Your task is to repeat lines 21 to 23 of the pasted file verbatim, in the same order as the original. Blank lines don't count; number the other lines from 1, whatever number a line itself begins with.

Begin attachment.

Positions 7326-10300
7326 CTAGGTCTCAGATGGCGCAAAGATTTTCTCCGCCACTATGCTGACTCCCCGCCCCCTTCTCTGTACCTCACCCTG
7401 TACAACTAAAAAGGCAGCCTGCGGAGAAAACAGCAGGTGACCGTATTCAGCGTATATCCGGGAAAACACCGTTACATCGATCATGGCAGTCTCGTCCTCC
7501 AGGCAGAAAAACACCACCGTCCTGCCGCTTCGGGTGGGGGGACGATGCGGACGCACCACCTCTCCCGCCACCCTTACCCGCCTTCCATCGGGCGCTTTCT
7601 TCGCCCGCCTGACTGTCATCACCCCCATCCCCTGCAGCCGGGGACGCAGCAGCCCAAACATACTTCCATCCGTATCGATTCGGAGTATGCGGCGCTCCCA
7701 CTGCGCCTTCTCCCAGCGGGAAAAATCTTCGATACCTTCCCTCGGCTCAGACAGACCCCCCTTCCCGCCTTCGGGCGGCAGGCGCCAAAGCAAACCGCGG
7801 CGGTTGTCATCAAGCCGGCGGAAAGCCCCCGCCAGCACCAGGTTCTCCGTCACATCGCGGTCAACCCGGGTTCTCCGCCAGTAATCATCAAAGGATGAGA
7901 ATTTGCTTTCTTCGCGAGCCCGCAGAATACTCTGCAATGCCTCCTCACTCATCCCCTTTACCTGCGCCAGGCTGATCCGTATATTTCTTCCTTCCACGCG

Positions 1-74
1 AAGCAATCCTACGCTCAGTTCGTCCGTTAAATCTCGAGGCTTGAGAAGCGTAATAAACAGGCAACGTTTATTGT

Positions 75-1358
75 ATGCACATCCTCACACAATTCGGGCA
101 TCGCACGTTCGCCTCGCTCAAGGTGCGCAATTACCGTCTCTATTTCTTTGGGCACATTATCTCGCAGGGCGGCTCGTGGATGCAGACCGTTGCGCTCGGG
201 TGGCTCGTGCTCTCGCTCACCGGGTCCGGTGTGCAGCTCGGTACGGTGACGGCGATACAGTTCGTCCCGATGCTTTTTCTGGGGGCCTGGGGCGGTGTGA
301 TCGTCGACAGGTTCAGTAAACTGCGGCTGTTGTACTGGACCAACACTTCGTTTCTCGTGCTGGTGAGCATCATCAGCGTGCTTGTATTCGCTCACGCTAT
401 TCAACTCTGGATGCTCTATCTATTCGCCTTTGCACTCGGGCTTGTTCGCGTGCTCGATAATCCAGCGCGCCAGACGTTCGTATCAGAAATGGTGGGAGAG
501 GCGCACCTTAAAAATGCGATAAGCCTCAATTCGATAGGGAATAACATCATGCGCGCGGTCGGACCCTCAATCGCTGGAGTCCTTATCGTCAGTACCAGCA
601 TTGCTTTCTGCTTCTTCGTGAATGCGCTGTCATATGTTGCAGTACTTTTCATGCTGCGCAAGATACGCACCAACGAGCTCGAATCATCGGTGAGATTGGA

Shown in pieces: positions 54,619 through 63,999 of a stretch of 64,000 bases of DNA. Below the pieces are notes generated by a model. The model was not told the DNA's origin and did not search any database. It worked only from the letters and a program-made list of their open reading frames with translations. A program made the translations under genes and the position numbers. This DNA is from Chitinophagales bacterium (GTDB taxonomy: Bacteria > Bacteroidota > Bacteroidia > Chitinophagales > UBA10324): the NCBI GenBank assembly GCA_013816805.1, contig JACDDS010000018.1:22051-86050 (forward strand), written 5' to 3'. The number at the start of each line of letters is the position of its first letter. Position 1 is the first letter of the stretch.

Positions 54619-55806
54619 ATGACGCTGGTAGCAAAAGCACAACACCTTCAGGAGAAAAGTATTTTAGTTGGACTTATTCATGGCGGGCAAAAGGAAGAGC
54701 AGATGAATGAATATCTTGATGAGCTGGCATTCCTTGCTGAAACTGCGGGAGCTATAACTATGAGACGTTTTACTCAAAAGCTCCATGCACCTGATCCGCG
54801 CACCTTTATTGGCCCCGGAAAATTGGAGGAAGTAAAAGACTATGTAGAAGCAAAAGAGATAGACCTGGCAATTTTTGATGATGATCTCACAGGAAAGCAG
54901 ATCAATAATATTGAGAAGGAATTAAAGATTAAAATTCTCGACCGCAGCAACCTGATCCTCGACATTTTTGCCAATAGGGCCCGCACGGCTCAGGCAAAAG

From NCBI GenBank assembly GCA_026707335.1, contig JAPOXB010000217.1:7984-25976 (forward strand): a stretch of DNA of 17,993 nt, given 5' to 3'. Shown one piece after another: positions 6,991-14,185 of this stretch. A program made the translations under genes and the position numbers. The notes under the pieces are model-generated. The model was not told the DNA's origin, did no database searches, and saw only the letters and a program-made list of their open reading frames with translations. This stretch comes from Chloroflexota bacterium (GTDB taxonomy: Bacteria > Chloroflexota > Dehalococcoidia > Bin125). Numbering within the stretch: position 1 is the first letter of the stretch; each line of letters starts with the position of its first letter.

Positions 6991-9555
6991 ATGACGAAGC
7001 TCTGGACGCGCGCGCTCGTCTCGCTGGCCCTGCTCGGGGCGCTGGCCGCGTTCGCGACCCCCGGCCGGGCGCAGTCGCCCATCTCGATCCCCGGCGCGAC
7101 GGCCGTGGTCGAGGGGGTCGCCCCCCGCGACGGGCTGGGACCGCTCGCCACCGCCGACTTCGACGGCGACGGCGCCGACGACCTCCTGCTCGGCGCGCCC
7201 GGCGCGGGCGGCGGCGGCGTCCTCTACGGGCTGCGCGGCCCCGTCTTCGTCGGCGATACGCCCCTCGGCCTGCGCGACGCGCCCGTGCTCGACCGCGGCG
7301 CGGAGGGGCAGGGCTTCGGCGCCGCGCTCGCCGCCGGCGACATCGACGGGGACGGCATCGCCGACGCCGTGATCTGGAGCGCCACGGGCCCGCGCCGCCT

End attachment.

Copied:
54619 ATGACGCTGGTAGCAAAAGCACAACACCTTCAGGAGAAAAGTATTTTAGTTGGACTTATTCATGGCGGGCAAAAGGAAGAGC
54701 AGATGAATGAATATCTTGATGAGCTGGCATTCCTTGCTGAAACTGCGGGAGCTATAACTATGAGACGTTTTACTCAAAAGCTCCATGCACCTGATCCGCG
54801 CACCTTTATTGGCCCCGGAAAATTGGAGGAAGTAAAAGACTATGTAGAAGCAAAAGAGATAGACCTGGCAATTTTTGATGATGATCTCACAGGAAAGCAG